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  • Stresses of Globalization (rerun)

    Posted by David Foster on August 4th, 2011 (All posts by )

    Unfortunately in the year XXXX the whole world was one large international workshop. A strike in the Argentine was apt to cause suffering in Berlin. A raise in the price of certain raw materials in London might spell disaster to tens of thousands of long-suffering Chinese coolies who had never even heard of the existence of the big city on the Thames. The invention of some obscure Privat-Dozent in a third-rate German university would often force dozens of Chilean banks to close their doors, while bad management on the part of an old commercial house in Gothenburg might deprive hundreds of little boys and girls in Australia of a chance to go to college.


    Except for the archaic language, this might be a contemporary description of the risks and stresses of our increasingly-interconnected world. It is actually a passage from Hendrik Willem Van Loon’s book The Story of Mankind, published in 1921.

    The date that appears in place of XXXX is 1914.

    (I posted the above in 2008…today’s market action, combined with various ongoing political crises, suggested that this might be an appropriate time to repost it)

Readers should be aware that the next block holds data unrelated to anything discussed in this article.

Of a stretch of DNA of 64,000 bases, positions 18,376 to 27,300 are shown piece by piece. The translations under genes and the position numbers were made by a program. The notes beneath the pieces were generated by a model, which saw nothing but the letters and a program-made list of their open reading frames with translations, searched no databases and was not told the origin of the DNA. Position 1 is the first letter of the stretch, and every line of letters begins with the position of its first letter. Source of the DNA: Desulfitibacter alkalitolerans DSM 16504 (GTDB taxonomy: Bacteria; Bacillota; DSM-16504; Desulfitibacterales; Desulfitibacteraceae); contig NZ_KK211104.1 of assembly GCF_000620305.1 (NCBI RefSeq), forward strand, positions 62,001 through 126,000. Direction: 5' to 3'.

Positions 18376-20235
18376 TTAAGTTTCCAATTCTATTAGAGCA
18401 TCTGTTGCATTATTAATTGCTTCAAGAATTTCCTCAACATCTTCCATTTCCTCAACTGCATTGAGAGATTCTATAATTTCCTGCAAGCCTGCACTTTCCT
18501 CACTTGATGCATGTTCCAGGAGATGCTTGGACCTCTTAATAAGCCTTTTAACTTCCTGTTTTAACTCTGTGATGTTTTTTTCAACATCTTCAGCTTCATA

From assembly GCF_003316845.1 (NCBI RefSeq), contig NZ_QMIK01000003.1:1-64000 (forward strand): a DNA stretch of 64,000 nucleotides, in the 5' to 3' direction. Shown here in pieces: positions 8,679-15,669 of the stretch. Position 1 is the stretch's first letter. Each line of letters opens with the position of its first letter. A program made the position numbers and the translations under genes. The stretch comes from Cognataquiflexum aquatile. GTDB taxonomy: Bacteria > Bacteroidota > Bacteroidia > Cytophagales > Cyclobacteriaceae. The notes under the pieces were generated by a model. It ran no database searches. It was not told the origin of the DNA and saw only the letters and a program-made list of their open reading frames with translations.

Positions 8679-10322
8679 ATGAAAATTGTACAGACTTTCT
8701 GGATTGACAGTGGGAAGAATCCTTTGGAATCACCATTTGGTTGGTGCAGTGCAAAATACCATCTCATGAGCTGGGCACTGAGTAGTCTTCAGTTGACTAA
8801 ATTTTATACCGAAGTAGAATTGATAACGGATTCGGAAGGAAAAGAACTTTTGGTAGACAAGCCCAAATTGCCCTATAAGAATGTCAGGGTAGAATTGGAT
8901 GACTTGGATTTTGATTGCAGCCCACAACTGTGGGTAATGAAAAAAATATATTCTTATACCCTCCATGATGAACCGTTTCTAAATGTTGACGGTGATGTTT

4 Responses to “Stresses of Globalization (rerun)”

    1. Robert Schwartz Says:

      http://pajamasmedia.com/eddriscoll/2011/07/24/the-anglosphere-before-the-lights-went-out/

    2. Jimmy J. Says:

      So true. I have just read Niall Ferguson’s “THE ASCENT OF MONEY.”
      His history of finance shows financial crises happening over and over down through time. Always the same thing. Too much of a good thing, especially with borrowed money and asset bubbles. It’s human nature to overdo it I guess.

    3. Lexington Green Says:

      The economic panics and depressions that happened before World War I were absolutely devastating. Only the unmatched awfulness of the Great Depression makes us forget what rough sledding it was.

    4. Joe Wooten Says:

      The panic that led to the great depression was no worse than any of the other cyclic panics that affected American economic life before it. What turned it into the depression was the government response started by Hoover and tripled down on by Roosevelt, with the addition of a vastly expanded government regulatory apparatus to put icing on the cake.